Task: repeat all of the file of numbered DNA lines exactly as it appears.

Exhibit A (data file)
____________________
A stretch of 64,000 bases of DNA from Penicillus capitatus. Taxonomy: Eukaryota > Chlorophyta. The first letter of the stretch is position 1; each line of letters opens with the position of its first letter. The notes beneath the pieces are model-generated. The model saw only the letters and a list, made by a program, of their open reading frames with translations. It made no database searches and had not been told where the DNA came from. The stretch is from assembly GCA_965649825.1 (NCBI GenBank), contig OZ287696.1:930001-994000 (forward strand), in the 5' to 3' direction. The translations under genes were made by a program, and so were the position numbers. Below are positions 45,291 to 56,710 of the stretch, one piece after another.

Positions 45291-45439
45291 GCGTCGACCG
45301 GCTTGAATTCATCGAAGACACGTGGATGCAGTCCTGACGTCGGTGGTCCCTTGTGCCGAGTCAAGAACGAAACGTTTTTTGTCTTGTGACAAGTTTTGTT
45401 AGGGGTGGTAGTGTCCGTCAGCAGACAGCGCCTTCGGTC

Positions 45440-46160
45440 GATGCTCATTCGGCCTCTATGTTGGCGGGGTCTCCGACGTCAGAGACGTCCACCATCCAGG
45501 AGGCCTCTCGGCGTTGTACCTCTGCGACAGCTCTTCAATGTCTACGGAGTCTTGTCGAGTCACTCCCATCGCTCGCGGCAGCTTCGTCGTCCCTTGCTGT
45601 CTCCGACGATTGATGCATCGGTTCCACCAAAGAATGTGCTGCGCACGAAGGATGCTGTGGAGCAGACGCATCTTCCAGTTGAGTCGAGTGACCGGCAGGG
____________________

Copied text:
A stretch of 64,000 bases of DNA from Penicillus capitatus. Taxonomy: Eukaryota > Chlorophyta. The first letter of the stretch is position 1; each line of letters opens with the position of its first letter. The notes beneath the pieces are model-generated. The model saw only the letters and a list, made by a program, of their open reading frames with translations. It made no database searches and had not been told where the DNA came from. The stretch is from assembly GCA_965649825.1 (NCBI GenBank), contig OZ287696.1:930001-994000 (forward strand), in the 5' to 3' direction. The translations under genes were made by a program, and so were the position numbers. Below are positions 45,291 to 56,710 of the stretch, one piece after another.

Positions 45291-45439
45291 GCGTCGACCG
45301 GCTTGAATTCATCGAAGACACGTGGATGCAGTCCTGACGTCGGTGGTCCCTTGTGCCGAGTCAAGAACGAAACGTTTTTTGTCTTGTGACAAGTTTTGTT
45401 AGGGGTGGTAGTGTCCGTCAGCAGACAGCGCCTTCGGTC

Positions 45440-46160
45440 GATGCTCATTCGGCCTCTATGTTGGCGGGGTCTCCGACGTCAGAGACGTCCACCATCCAGG
45501 AGGCCTCTCGGCGTTGTACCTCTGCGACAGCTCTTCAATGTCTACGGAGTCTTGTCGAGTCACTCCCATCGCTCGCGGCAGCTTCGTCGTCCCTTGCTGT
45601 CTCCGACGATTGATGCATCGGTTCCACCAAAGAATGTGCTGCGCACGAAGGATGCTGTGGAGCAGACGCATCTTCCAGTTGAGTCGAGTGACCGGCAGGG